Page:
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Dorothy   Pastel on paper   Akiko Hirano

Akiko Hirano & Tim Wong

“Excuse me, are you Kuro-e?” the woman catching up with her from behind asks.

Kuro-e turns around, “Yes. Have we met?”

“Not really, but I heard about you. I am a friend of Dorothy, she often talked about you.”

“Oh, how is Dorothy? I haven’t seen her for a while.”

“She passed away last October.”

“I am so sorry to hear that. I used to bump into her and walked with her almost every week. The last time I saw her she was walking home in the snow; she looked so frail.”

“That must be before last February. She was mostly home-bound since then; I took care of her. We talked a lot; she had such an interesting life. Did you know she was born in Shanghai?”

“Really? How did that happen?”


“She didn’t tell you? Long story. Dorothy’s parents were Protestant missionaries from Chicago. They went to Shanghai before the First World War, when China was still under the Qing Dynasty. To get an English education, her parents sent her to the Chefoo School in Northern China, a Protestant boarding school. After graduation, she came back to Shanghai to help with her parents’ missionary work. By then, Qing Dynasty was overturned, the country became a republic. She said at that time, Shanghai was known as the Paris of the East, full of glamour, decadence, and crimes. It was not a good place for a young girl. She got a good scolding for following her friends to a nightclub patronized by businessmen and gangsters. The country was plagued by civil unrests as activists staging frequent strikes and uprisings. The final straw came in 1927, when Chiang Kai-sek’s Nationalists unleashed a bloody purge in Shanghai, executing thousands of ‘radicals’, often publicly in the streets. Her parents had enough, they arranged for Dorothy to move to Nanjing; she just turned 21.”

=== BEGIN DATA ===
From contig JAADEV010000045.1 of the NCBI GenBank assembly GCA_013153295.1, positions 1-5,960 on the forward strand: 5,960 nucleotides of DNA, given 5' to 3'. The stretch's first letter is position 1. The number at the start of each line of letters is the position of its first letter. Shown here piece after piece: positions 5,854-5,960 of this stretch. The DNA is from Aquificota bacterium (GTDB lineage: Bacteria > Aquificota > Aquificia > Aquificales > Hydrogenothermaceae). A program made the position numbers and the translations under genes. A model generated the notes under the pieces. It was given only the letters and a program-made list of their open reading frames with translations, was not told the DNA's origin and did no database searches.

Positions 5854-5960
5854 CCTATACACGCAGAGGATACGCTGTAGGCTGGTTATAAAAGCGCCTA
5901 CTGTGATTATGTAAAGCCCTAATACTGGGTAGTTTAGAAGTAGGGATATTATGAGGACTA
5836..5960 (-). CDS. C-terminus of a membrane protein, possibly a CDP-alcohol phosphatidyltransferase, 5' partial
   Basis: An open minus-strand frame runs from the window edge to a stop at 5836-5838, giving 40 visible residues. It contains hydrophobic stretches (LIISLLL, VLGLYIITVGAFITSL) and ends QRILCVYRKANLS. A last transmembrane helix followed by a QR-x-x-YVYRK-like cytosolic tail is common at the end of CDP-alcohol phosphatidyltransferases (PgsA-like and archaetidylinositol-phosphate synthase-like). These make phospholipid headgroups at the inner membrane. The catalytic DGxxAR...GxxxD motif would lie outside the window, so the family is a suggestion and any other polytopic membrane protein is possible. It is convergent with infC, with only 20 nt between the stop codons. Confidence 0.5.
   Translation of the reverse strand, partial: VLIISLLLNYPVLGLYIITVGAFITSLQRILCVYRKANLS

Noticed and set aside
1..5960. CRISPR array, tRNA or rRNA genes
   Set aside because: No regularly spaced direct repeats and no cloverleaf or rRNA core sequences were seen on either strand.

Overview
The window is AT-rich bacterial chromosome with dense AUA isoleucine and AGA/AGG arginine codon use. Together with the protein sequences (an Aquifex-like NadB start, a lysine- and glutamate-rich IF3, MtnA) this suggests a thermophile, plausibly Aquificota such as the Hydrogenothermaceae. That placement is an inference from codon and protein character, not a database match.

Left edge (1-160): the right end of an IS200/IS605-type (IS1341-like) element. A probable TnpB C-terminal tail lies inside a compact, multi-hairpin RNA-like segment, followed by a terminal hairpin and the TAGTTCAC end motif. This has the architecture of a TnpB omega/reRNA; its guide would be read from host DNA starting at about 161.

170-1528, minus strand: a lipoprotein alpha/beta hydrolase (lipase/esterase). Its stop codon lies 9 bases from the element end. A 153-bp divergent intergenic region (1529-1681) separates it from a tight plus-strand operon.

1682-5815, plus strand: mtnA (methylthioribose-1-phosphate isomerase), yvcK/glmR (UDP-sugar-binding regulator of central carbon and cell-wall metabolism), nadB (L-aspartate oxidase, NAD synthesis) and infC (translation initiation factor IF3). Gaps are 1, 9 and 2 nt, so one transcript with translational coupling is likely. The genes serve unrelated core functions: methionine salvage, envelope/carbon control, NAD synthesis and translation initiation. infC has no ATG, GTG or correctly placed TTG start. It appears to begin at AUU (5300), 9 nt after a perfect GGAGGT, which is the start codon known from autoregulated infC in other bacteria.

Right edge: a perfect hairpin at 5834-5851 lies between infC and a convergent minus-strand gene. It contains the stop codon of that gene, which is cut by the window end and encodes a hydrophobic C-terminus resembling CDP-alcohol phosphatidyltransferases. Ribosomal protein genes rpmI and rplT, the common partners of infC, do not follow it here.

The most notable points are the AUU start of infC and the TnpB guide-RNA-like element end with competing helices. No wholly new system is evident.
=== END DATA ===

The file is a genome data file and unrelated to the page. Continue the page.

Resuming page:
“That must be a very scary time, what did she do in Nanjing?” Kuro-e asks.

“Through a missionary friend, she got a job teaching English in Ginling Women’s College. At first, it was just a temporary assistant kind of job, but the school soon realized she was a great asset because she spoke fluent English and Chinese.”

“That makes sense," says Kuro-e, nodding in agreement. "Then how did she end up in Santa Fe?”

“That’s another long story. When Japan invaded China in 1937, Dorothy lost contact with her parents in the chaos. Her mother was killed during bombardment of Shanghai. Her father was detained later, along with many other foreigners and ended up in an internment camp. After Shanghai fell, Japanese army attacked Nanjing. Dorothy’s school became a refugee camp, saving thousands of Chinese from what became the Nanjing Massacre. She escaped by making a long risky journey to Chengdu in western China. From there, she traveled south to Guangzhou, and eventually to Hong Kong.”

“Wow! She was completely cut off from her father then.”

“Yes. They never saw each other again until after the war.”

“What happened to her in Hong Kong?”

“Dorothy sought refuge in a Protestant enclave on a tiny island called Cheung Chau, an hour by boat from Hong Kong. At that time, Cheung Chau was reserved by law for British and American expats. She thought she would be safe there. Little did she know the war would follow her there. The day after Japan bombed Pearl Harbor in December 1941, Japanese army attacked Hong Kong. The city fell within days. This time, there was no escape. Dorothy along with thousands of ‘enemy nationals’ – British, Americans, men and women, even children - were rounded up and interned in the Stanley camp on Hong Kong island. She never set foot outside the camp until the War ended in 1945. All that time, she did not know the fate of her parents.”

“Sigh… I had no idea! She never said a word about all these to me. The stupidity and cruelty of wars; when will we ever learn? Did she see her father again?”

“Yes, after the war, they both went back to America. Her father became a minister. Dorothy found a job as a librarian in St. John’s College in Maryland. When the new St. John’s campus opened in Santa Fe in 1964, she transferred to there and worked until retirement. The students loved her; she often helped them with her favorite subject, classical Chinese literature.”

“No wonder!" Kuro-e remembers. "One time we walked together past a house with beautiful wild roses. The ground was scattered with fallen petals from an overnight rainstorm. Imagine my surprise when Dorothy suddenly recited a poem in perfect Mandarin:  Yèlái fēngyǔ shēng,  huā luò zhī duōshǎo **  I asked how she learned that. She just gave me a sly smile and said, Magic!"

“Indeed, she was.”

**  last two verses of this Chinese poem:


-  孟浩然

Sleeping in spring unaware of dawn, birds chirping everywhere
Sounds of wind and rain last night, how many flowers have fallen

- Meng Haoran (689-740)

Shrub Roses on Adobe Wall

Pastel on paper   Akiko Hirano   

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